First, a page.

Natural sustainability is paramount, and oysters in particular boast a unique means of keeping Mother Nature on side. By purifying the water they’re grown in, both native and farmed varieties sequester nitrogen and CO2 from the atmosphere, making Tom’s job all the more rewarding, knowing that he’s doing his bit for the environment.

“The more oysters there are, the better quality the water is,” he explains. “We’re helping the ecosystem to flourish, as our oysters are cleaning the water, and creating a really healthy environment. I’m not sure there’s an industry that’s much more naturally sustainable than that; it creates this wonderful cycle, where we’re taking from nature, but giving back to her at the same time.

“As we grow and produce more oysters, there’s an interesting tension between commercialism and conservation, because the more we sell, the better it is for nature. So, the busier Sankey’s are, the better it is for the environment!”

Of course, our own history is intrinsically linked with that of Tom, Richard and the Haward family. At Sankey’s, we’ve been selling their oysters in our fishmongers and restaurants for decades, building invaluable relationships from one generation to the next – something that both Tom and Richard take great pride in to this day.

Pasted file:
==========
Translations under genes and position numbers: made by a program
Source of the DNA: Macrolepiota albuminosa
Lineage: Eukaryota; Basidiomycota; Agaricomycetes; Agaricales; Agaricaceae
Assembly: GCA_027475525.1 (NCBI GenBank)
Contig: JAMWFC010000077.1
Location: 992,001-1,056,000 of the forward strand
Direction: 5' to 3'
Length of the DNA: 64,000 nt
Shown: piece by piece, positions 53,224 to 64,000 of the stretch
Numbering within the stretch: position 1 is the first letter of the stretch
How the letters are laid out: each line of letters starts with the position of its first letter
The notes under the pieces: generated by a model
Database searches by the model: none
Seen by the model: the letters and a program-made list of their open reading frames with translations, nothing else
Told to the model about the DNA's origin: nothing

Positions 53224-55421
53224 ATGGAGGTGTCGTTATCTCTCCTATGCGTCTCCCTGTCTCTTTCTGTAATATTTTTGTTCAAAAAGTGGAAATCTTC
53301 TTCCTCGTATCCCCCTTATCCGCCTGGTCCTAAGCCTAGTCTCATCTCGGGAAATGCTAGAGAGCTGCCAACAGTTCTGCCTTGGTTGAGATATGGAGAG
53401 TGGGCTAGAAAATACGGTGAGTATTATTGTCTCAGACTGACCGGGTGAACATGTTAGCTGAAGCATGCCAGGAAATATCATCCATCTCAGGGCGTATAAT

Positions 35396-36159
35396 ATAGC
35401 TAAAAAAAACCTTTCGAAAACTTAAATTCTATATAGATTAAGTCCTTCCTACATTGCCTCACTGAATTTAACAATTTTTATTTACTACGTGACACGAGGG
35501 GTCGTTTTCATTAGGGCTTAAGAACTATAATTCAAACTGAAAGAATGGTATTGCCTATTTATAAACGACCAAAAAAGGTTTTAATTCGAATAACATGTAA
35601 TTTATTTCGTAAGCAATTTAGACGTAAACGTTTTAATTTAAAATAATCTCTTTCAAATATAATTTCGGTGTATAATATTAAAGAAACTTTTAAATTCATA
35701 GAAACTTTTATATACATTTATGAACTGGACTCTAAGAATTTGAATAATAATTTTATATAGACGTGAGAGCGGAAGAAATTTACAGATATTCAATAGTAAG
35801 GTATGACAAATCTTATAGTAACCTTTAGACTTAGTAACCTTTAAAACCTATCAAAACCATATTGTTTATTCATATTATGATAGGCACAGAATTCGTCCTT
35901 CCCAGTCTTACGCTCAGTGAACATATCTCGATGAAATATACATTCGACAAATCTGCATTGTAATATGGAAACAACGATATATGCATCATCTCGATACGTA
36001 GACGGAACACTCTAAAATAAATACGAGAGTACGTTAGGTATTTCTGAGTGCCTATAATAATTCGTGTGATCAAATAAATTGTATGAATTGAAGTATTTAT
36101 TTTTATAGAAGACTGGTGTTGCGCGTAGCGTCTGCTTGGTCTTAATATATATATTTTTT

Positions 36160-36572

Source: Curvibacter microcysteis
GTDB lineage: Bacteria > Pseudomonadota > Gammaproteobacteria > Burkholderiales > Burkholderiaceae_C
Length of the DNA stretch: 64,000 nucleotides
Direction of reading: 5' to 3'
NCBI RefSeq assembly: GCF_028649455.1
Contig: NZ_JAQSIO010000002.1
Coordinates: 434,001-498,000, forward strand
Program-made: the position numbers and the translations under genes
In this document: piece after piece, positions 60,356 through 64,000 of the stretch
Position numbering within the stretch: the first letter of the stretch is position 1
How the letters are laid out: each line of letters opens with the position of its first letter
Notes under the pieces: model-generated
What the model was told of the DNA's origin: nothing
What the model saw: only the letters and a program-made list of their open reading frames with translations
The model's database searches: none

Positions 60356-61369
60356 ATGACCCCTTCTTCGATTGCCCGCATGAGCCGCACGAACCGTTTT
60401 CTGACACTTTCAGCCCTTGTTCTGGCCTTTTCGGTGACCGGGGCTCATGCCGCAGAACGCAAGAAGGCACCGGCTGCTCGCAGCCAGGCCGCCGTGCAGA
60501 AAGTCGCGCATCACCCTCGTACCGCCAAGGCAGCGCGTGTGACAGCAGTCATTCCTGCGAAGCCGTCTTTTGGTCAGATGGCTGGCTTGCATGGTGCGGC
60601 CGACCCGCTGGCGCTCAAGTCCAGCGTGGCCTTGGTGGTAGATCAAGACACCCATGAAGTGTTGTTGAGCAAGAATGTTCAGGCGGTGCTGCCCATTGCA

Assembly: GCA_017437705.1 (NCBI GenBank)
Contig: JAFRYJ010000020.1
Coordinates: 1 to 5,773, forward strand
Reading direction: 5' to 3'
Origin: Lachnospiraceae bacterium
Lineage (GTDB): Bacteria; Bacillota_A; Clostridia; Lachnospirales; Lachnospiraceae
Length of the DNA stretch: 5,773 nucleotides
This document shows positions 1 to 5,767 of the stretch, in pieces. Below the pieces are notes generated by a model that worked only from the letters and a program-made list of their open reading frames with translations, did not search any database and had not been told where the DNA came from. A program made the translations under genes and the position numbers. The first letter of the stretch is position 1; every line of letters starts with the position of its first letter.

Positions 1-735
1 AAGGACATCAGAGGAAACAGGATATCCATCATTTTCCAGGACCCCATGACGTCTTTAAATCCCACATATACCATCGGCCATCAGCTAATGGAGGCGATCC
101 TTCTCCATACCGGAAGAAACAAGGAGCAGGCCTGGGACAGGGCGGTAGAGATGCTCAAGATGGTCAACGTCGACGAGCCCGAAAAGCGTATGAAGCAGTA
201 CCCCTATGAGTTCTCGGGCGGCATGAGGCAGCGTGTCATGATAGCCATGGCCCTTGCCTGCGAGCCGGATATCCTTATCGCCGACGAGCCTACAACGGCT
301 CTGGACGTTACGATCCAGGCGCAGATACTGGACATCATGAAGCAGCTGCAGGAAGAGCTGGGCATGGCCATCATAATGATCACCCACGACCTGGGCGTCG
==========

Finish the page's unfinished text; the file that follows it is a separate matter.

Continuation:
“Dad has always had this tension between being an oysterman and a salesman,” considers Tom. “He’s really good at growing business with restaurants, and looking for people to come on board and invest in our oysters. It’s more than just a transactional relationship, as it’s important to invest in the story of whoever we supply, just as much as hopefully they’re investing in ours.

“With Sankey’s, that relationship is blooming and developing, and I’d like to see it grow a lot more, so that we can both really engage in what we do. It gives context, and I always think that chefs and restaurants need that for what they’re cooking or handling. I’m very passionate about it being not just business, but a partnership.”